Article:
Written by Dr Cathy Foley, President, Science & Technology Australia.
Lord Christopher Monckton has one thing in common with all scientists, politicians, business leaders, media outlets and the general public: we all wish climate change was not real. I’m willing to bet Prime Minister Julia Gillard and Opposition Leader Tony Abbott wish climate scientists across the globe are wrong, as I’m sure did their predecessors Kevin Rudd and Malcolm Turnbull. I’d wager Green leader Bob Brown and mining company chief Gina Reinhart have also hoped it isn’t really happening.
But it is. And it is beyond reasonable doubt. Scientists can say so with confidence because of the weight of decades of peer-reviewed research behind them – the best and most reliable information available to us.
This week Lord Monckton begins his tour of Australia to share his views on climate science. His views must be treated as just that — his views. They are unsubstantiated and untested opinions. They are views that have never been subjected to the rigorous process of being reviewed by other scientists. Therefore, they are views that be must given a different weight to the base of scientific evidence that he is contesting.
The truth is, Monckton’s ideas have been repeatedly shot down by climate scientists as fabrications, misrepresentations and, at times, sheer nonsense.
Even the scientists whose evidence he holds up to support his arguments claim he that he is misrepresenting their work.
By any standard, his credibility is nil and will remain so until he is willing to subject his views to the rigorous peer review process.
It was done to counter the misleading claims about climate science, which are spilling over into attacks on the vital work of scientists in other disciplines. Commercial radio presenters have used their platform to suggest that science can’t be trusted because recommended medical treatments have changed over the years. This scaremongering is harmful and fails to acknowledge that it is the robust nature of scientific experimentation and the peer review process that allows us to improve our understanding and alter our practices accordingly.
We need to respect the science produced by our best and brightest and the methodology used to produce it more than ever before.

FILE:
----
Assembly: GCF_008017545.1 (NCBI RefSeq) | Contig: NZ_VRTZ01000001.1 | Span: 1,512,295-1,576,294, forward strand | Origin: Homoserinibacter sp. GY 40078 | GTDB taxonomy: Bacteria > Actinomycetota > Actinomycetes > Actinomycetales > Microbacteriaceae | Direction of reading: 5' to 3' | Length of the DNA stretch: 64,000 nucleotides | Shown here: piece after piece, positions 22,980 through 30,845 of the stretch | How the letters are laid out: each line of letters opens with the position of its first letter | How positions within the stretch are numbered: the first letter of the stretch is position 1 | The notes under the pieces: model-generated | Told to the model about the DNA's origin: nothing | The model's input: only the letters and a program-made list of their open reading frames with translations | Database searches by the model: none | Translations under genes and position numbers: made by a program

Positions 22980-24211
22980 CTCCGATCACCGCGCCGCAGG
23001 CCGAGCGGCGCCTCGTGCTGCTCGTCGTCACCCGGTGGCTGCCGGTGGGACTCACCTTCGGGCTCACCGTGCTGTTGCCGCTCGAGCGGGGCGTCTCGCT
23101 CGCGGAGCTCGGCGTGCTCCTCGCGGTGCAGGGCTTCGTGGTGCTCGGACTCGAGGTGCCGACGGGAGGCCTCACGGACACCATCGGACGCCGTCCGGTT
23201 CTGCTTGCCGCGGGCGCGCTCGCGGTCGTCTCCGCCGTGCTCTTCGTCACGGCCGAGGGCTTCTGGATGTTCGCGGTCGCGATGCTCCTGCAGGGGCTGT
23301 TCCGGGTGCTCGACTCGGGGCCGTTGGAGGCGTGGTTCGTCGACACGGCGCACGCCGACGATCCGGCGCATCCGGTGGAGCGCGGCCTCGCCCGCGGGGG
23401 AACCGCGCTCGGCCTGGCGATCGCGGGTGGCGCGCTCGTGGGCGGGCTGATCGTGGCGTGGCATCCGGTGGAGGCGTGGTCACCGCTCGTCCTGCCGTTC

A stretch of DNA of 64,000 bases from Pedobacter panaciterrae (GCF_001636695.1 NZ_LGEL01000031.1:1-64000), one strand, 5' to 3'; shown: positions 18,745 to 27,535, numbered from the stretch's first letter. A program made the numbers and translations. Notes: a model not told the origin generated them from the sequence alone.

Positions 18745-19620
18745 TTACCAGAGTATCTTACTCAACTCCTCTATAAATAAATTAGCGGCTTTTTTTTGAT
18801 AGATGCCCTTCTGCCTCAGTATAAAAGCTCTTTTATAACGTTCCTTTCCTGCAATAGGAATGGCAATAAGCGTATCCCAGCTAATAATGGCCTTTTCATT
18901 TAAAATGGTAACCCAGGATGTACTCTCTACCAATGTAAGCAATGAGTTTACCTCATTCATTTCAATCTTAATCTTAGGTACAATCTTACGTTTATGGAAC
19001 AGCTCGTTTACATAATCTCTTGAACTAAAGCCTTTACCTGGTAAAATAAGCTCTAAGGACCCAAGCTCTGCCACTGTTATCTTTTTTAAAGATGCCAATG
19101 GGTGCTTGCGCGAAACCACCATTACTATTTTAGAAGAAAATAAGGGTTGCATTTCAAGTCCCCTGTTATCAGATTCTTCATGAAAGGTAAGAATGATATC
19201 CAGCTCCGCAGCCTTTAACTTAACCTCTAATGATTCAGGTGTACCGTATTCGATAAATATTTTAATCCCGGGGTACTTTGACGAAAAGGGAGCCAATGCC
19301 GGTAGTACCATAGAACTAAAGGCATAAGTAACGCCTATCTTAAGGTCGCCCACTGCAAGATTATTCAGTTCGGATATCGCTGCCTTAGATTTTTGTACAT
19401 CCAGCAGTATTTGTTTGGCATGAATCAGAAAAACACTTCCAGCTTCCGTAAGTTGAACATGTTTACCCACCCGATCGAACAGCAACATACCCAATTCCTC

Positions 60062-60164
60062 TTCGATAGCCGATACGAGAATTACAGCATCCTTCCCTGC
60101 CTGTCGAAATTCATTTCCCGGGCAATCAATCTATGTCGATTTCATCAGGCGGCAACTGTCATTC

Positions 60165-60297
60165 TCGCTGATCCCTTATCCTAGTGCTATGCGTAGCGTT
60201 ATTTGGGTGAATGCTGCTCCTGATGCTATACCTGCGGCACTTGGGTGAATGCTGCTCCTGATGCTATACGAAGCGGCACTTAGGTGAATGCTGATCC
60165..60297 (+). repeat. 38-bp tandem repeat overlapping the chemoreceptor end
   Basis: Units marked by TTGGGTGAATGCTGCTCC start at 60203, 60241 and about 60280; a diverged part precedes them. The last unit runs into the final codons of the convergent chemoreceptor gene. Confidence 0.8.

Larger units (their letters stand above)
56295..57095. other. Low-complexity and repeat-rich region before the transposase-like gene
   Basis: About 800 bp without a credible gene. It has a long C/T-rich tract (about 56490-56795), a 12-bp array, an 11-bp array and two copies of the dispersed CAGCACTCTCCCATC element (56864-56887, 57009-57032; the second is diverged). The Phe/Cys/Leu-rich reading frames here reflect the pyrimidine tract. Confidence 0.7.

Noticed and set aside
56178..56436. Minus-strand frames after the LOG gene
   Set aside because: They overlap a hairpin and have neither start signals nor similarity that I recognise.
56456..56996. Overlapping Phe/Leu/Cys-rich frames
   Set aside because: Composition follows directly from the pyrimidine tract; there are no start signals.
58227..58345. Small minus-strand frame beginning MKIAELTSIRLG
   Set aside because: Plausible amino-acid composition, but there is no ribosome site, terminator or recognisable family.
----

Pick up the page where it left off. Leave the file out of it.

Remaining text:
And more than ever we need cool minds and rational thinking. It is high time we reject those who seek to confuse, mislead and cast doubt over the integrity and validity of science.
Science is not a belief system that we can choose to opt in and out of at our leisure. We can’t on the one hand heed the advice of the Bureau of Meteorology when it comes time to preparing for a cyclone about to hit Australian shores, and on the other hand reject the very same bureau’s evidence about climate change.
Counted among some of Australia’s most impressive scientific achievements are the discovery of penicillin, technology that drives WiFi, the development of spray-on skin used to treat burn victims; climate-ready crops so farmers can thrive in difficult circumstances; and new mining techniques that help us find natural resources in remote places.
All these discoveries have been tested and retested using the same scientific method used to test climate science. And when scientists get it wrong, the self-correcting nature of the peer review process has allowed knowledge to be refined, giving us all the confidence to take medication; trust the food we harvest and to dig to greater depths.
Scientists have no harsher critics than other scientists. Before the community agreed that climate change is real, years of research was tested, contested and debated by the best experts, predominately other climate scientists.
We can’t pick and choose the scientific evidence we like or dislike. Inevitably science will present us with problems as it will solutions – some may make us feel uncomfortable and others will save our lives.
What we can do is respect the peer-reviewed science as the best information we have and make decisions about our future accordingly.
Dr Cathy Foley is president of Science & Technology Australia. She has had 82 refereed papers published in international journals.